In the case of Aron Granberg's quite popular A* Pathfinding Project, I'm using it in Teluma and initially suspected it of causing trouble. Aron is still supporting it and he suggested one or two fixes on his forum. I had no trouble with it after doing the package export I mentioned above, though.

Other Issues


I like to use this so that the game keeps playing if I switch away from the screen. This keeps it going in the editor or in a build, except it doesn't seem to work in WebGL and I haven't gotten around it yet.

Cursor Behaviour

In other build types I can set the cursor lock mode but it doesn't seem to work the same with WebGL. I attempted the solutions set out by Unity Docs but was unsuccessful. Now, that's the official docs so I'm sure it's correct and that my first attempt just got something wrong. Copying the First Person character controller script may be a good way to go. It corresponds to what the docs say about the events happening on button UP events.

Finally, deploying to Web

After all of that, my builds would run locally but I still couldn't run them on the RetroNeo Games website. I opened this Unity Answers thread that was watched by 42 people but answered by nobody. The lack of response is what encouraged me to write this. Clearly it's an issue people are having and there's very little support for it.

If you know what an iframe is and this is painful to listen to, skip ahead. If not, then like me you may have attempted what worked with the old Web Player builds. That is to put the game in a public Dropbox folder (or similar) then edit the output html file of the game to reference the web link of the game's .unity3d file, then copy all that new html into a code block on the site.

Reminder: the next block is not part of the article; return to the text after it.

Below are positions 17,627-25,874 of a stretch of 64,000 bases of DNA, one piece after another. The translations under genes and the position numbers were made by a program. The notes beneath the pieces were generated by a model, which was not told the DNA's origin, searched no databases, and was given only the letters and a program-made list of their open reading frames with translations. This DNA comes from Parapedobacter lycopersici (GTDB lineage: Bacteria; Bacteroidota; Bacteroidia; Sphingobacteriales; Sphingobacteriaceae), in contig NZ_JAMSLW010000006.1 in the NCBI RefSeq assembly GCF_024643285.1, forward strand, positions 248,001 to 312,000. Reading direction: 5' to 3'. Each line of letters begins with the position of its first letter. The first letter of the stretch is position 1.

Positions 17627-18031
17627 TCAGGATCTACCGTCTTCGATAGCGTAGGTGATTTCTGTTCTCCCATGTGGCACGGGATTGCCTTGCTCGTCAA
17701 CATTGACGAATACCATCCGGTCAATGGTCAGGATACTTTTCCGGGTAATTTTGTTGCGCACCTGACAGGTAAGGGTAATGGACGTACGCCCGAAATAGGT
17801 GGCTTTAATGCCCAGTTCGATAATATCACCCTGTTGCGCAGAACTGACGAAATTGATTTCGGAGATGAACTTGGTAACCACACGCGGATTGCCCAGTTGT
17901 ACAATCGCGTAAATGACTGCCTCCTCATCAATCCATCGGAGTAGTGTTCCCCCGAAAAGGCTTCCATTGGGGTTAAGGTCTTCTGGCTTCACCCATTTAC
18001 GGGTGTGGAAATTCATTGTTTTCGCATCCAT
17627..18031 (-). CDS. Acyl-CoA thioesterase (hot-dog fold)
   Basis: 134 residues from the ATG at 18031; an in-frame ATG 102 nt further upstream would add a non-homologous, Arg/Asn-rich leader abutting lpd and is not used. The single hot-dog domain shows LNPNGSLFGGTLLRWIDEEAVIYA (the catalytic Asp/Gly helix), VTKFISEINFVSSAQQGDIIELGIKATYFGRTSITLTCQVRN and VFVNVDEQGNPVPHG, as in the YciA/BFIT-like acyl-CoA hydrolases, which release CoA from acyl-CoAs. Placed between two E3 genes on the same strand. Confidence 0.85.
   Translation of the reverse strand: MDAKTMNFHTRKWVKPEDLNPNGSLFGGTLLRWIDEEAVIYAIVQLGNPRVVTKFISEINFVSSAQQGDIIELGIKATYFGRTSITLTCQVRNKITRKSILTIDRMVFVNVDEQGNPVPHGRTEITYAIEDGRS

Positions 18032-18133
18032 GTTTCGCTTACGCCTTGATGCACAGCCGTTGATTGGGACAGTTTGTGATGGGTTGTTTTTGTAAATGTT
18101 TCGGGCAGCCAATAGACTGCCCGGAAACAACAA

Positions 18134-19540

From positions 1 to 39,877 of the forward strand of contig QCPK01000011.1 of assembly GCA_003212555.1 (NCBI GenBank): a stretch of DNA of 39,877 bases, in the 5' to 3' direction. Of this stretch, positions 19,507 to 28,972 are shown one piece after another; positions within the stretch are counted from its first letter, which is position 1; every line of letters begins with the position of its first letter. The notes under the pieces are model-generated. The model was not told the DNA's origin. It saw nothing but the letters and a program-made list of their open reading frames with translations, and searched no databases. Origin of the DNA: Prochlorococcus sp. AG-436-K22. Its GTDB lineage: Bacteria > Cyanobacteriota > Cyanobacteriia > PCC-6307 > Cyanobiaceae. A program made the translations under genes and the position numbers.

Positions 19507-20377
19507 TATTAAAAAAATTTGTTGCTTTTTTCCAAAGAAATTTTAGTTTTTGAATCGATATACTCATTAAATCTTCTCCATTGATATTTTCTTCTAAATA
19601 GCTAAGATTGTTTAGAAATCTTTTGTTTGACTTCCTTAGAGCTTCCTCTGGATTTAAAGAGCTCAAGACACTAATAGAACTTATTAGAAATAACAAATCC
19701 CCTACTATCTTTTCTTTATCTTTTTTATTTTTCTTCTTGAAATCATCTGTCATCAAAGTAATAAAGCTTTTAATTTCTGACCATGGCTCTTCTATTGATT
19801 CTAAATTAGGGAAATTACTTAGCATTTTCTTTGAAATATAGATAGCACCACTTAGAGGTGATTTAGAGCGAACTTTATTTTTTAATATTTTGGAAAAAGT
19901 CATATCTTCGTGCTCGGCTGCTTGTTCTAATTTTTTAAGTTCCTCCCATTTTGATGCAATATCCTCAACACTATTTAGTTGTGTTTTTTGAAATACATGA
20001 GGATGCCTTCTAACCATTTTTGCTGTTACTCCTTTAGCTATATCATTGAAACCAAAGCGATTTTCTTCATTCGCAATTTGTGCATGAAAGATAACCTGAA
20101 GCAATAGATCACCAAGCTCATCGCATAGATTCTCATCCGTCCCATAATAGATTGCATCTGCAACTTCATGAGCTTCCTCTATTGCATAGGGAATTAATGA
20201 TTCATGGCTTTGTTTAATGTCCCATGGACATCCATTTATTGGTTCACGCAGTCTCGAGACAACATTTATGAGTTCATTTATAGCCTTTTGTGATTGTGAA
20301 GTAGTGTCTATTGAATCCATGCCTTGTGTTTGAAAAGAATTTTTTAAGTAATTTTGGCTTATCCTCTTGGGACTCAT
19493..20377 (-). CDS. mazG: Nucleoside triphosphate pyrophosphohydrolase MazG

While this was how I handled the old Web Player builds, this totally failed for me with WebGL. There are several links which need referencing in the html file. Unity's docs(bottom of the page) mention linking only 4 files. There are more like 8 in the index.html file. I tried linking 4 and I tried linking all, but both ways failed.

That's when I learned about iframes (this guide is "for dummies" remember).


So much simpler! I uploaded the build file to my Dropbox/Public folder, right clicked on the index.html file and got the public link.
On my web page I added a code block of html and said:

Obviously, replace 'myPublicLink.html' with your own, and set the resolution to whatever you want it to be.

That's it! Results can be seen here.

In Conclusion

After that, the game finally ran. Two weeks of brute forcing the problem had (mostly) paid off. 

Controller support and cursor locking are still hurdles to overcome, but they feel much more manageable now.

Unity's WebGL builds are no longer in preview mode. They're now considered the way you're meant to do business. There's been a shocking lack of guides like this one (only, you know, smarter and more coherent) from Unity themselves or from the normally extremely active YouTube community who are forever making tutorials on this, that or the other for Unity.

Hopefully this will be of some help to people. And it will only get easier as Unity iron out the remaining kinks. I'm sure they'll do a tutorial or live session on building and hosting WebGL at some stage, but for now, this is actually the most comprehensive guide I can find to Unity WebGL anywhere online. I figured out surprisingly little for myself but instead gathered (or discarded) information from dozens of sources, (and of course, from Chris Gregan) and I can only claim credit for writing down the most useful of that information in one place.

Good luck fellow game devs. Game on!


Related Jobs

Remedy Entertainment
Remedy Entertainment — Espoo, Finland

Lead Network Programmer
Cellar Door Games
Cellar Door Games — Toronto, Ontario, Canada

Unity Programmer
Cellar Door Games
Cellar Door Games — Toronto, Ontario, Canada

Network Multiplayer Programmer
Booz Allen Hamilton
Booz Allen Hamilton — San Antonio, Texas, United States

Lead Game Developer

Loading Comments

loader image